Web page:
University: University of Southampton
Team Members (with year of graduation):
David Aggus (2015)
Noorvir Aulakh (2015)
Iordanis Karapanagiotis (2015)
Robert Knight (2015)
Alden Laslett (2015)
Hawkar Mahmod (2015)
Michalis Rodosthenous (2015)
Project Supervisors: Dr Dina Laila, Ms. Beejal Shah
Email Address: email@example.com
Title: Autonomous Quadrotor Design and Build Using National Instruments myRIO
Description: This project deals with the design of an autonomous quadcopter capabale of navigating a cluttered environment with all systems built from scratch including the flight controller and the navigation system.
Products: NI myRIO, NI LabVIEW 2014 Student Edition, LabVIEW Vision Development Module, NI LabVIEW MathScript RT Module, NI LabVIEW Control Design and Simulation Module, LabVIEW Robotics Module, MATLAB
The Challenge: To design a control system from scratch that would taken commands from the vision and navigation system and guide the quadrotor in the appropriate direction in addition to ensuring basic flight stability.
In this project, we present the design of an autonomous quadrotor using the National Instruments (NI) myRIO architecture. Given its integration of high level and low level tasks, we decided to use the myRIO towards attaining the otherwise complex task of building a flight controller for the inherently unstable quadrotor system. Quadrotors have become increasingly popular in both hobbyists and professional circles over the last few years. This popularity is owed primarily to their relative versatility, simplicity and low-cost. To expand on the basic capabilities however, it is important to understand the basic principles of flight dynamics and control. Most commercial quadrotors come preconfigured with an autopilot and remote control system. In our approach we developed the flight controller starting from scratch, which presented us the ideal opportunity to delve deeper into the working principles of instrumentation, control and sensor fusion. It also accorded us the chance to build onto our understanding of low level electronics and microcontroller functioning. The project was split into a number of sub-tasks addressing the hardware, software and testing sections. The aim was to concurrently develop the instrumentation and hardware, autopilot and flight controller, vision and navigation system, and the testing equipment, with a view of achieving confluence towards the end of the project. We also decided to focus on using LabVIEW throughout the build in order to promote consistency and code portability.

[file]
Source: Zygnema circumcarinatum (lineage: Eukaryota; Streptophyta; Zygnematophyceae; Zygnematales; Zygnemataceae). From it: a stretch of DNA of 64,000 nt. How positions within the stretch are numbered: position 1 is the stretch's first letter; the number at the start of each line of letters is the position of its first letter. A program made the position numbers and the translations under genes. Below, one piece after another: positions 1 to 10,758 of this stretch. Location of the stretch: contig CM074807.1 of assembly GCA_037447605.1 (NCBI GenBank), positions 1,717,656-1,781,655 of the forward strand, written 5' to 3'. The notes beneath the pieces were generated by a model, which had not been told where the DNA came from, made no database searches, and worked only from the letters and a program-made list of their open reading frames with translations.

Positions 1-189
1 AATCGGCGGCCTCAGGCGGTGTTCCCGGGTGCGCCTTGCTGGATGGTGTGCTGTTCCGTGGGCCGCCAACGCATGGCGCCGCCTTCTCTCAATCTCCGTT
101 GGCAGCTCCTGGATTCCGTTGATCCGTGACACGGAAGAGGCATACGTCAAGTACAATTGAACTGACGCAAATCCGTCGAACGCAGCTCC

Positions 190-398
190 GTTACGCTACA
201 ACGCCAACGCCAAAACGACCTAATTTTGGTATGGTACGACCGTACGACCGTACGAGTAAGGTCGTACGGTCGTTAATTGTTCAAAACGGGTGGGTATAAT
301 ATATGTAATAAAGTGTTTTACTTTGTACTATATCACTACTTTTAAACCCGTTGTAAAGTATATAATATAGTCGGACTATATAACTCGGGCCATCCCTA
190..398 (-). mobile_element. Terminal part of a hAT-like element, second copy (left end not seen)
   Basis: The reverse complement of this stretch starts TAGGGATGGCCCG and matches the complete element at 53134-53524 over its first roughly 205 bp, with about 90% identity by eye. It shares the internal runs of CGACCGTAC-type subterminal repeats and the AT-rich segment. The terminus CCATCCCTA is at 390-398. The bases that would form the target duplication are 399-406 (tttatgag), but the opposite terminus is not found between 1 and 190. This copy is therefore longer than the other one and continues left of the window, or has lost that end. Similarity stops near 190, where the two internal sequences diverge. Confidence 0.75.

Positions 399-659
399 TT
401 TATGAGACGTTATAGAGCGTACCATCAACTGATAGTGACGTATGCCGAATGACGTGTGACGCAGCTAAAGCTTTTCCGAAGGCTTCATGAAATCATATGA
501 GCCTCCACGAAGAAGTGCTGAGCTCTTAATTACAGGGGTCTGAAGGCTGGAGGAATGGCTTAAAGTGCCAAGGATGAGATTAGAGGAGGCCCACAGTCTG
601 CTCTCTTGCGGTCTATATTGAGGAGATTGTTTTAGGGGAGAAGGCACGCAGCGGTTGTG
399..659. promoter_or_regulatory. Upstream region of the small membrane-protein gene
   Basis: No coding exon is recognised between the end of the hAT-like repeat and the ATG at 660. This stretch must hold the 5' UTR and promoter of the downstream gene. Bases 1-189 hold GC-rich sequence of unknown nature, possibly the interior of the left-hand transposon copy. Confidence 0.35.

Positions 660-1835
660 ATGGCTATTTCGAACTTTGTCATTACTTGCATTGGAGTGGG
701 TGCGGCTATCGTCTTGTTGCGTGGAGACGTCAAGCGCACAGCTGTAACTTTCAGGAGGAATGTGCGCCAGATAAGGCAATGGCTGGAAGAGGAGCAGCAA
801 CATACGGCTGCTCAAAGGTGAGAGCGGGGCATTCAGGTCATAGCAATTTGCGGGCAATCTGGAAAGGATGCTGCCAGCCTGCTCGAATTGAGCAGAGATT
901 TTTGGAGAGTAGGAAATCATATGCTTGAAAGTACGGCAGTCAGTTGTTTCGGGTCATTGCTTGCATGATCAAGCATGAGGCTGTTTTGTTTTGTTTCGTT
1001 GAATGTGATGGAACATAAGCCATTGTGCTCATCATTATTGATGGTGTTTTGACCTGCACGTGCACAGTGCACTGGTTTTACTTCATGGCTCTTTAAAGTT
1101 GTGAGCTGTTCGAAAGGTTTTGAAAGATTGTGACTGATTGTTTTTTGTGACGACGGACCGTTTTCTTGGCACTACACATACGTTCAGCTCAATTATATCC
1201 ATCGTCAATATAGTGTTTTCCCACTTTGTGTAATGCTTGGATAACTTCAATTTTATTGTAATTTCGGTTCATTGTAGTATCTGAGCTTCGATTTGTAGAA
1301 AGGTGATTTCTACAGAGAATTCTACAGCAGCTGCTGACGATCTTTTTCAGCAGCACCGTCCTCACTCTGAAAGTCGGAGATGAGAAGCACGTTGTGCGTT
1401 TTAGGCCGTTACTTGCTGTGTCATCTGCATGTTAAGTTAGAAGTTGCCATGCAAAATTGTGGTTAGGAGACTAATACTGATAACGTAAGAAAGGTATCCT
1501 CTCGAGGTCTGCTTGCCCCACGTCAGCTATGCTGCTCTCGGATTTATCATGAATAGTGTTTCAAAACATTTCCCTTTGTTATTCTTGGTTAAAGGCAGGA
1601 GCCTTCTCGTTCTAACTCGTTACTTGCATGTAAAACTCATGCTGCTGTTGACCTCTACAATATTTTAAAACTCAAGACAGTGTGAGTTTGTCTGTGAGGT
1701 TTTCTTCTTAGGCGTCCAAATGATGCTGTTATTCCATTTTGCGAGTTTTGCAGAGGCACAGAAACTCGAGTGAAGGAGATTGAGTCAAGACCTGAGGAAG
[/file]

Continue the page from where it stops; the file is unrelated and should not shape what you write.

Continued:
We started our build using the most basic and essential components of the system. A simulation of the system was implemented in LabVIEW based on the mathematical model derived earlier from first principles. This served as a testbed for examining the dynamic stability of the system in response to a variety of input conditions. It allowed us to “virtually” tune the PID controller gains and form a basis for their estimation in the practical implementation. To complete the state estimation, data from the GPS was acquired for global positioning along with range information from an ultrasound sensor and data from a barometer to give altitude measurement. We designed and manufactured a 3-DoF rig for testing the quadrotor and performed FEA to ensure structural robustness. This system was designed to take flight commands from the vision and navigation system. We implemented object avoidance, mapping and object detection in LabVIEW using integrated MATLAB code.
The project was completed over 5 months and is currently in beta stage of development. We attained successful flight stability and control along with object detection and avoidance as well as basic mapping of the environment. The next step in the project will be carried out next year which focus on integrating the basic systems already developing and achieving full autonomy.
Fig 1. Final Quadrotor model created using SolidWorks CAD software.
Fig 2. Computer rendered quadrotor in attitude testing test rig.
Fig 3. Ground up autopilot/flight controller VI.